Past Postings

Sunday, June 1, 2008

Reading Comprehension: The REDW Strategy for Finding Main Ideas

REDW is a good strategy to use to find the main idea in each paragraph of a reading assignment. Using this strategy will help you comprehend the information contained in your assignment. Each of the letters in REDW stands for a step in the strategy.
Read: Read the entire paragraph to get an idea of what the paragraph is about. You may find it helpful to whisper the words as you read or to form a picture in your mind of what you are reading. Once you have a general idea of what the paragraph is about, go on to the next step.
Examine: Examine each sentence in the paragraph to identify the important words that tell what the sentence is about. Ignore the words that are not needed to tell what the sentence is about. If you are allowed to, draw a line through the words to be ignored. For each sentence, write on a sheet of paper the words that tell what the sentence is about.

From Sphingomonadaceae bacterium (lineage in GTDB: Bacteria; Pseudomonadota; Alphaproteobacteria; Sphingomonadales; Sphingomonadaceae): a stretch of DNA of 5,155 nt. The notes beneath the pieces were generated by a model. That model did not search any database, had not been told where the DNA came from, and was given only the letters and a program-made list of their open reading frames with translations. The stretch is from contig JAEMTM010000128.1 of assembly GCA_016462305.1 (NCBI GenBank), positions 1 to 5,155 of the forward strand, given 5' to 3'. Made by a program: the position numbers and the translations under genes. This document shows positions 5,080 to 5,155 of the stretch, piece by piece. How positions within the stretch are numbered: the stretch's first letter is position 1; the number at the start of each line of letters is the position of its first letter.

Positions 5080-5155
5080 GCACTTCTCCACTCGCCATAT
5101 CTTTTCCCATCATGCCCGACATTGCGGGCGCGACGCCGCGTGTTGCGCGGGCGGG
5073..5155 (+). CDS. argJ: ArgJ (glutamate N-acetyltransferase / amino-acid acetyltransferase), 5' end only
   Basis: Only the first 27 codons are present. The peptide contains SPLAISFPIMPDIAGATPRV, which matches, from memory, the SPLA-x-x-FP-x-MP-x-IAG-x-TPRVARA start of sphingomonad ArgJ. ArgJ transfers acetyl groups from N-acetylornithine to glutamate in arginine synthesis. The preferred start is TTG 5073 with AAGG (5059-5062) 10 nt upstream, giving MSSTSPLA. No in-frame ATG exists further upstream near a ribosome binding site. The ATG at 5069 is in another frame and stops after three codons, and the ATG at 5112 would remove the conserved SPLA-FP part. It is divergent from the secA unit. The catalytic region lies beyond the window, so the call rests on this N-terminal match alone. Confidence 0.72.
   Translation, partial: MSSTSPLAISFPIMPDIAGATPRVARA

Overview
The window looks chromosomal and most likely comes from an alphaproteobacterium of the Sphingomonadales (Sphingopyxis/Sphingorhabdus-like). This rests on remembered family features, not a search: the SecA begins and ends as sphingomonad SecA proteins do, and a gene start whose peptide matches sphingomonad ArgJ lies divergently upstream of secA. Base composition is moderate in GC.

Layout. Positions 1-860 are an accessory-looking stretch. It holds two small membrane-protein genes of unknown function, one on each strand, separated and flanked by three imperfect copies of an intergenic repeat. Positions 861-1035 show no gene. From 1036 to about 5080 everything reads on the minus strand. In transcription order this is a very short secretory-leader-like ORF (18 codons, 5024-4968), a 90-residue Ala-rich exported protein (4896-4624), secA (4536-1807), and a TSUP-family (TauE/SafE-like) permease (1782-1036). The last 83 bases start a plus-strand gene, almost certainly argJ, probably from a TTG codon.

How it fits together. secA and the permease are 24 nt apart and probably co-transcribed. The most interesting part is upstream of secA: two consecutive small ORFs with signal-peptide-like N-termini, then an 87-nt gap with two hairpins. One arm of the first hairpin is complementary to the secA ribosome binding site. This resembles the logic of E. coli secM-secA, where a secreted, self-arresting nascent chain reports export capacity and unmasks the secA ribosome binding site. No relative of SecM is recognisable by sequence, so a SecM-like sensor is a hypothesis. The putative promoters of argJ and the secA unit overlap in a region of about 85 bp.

Decide: Reread the words you wrote for each sentence in the paragraph. Decide which sentence contains the words you wrote that best describe the main idea of the paragraph. These words are the main idea of the paragraph. The sentence that contains these words is the topic sentence. The other words you wrote are the supporting details for the main idea.
Write: Write the main idea for each paragraph in your notebook. This will provide you with a written record of the most important ideas you learned. This written record will be helpful if you have to take a test that covers the reading assignment.
Use REDW to help you understand the information in your reading assignments.

Thursday, May 22, 2008

Listening - different ways

• Appreciatively: Easy listening
• Empathically: Understand and identify
• Evaluatively: Defensive
• Critically: Active mental process, engaged

Tuesday, May 20, 2008

Memory Retention within a month..

Based on a study, the capabilities of our brain to retain memories defer on the activities involved.

10% if we read
20% if we hear
30% if we see
50% if we hear and see
70% if we say.. repeat what we learn
90% if we practice what we say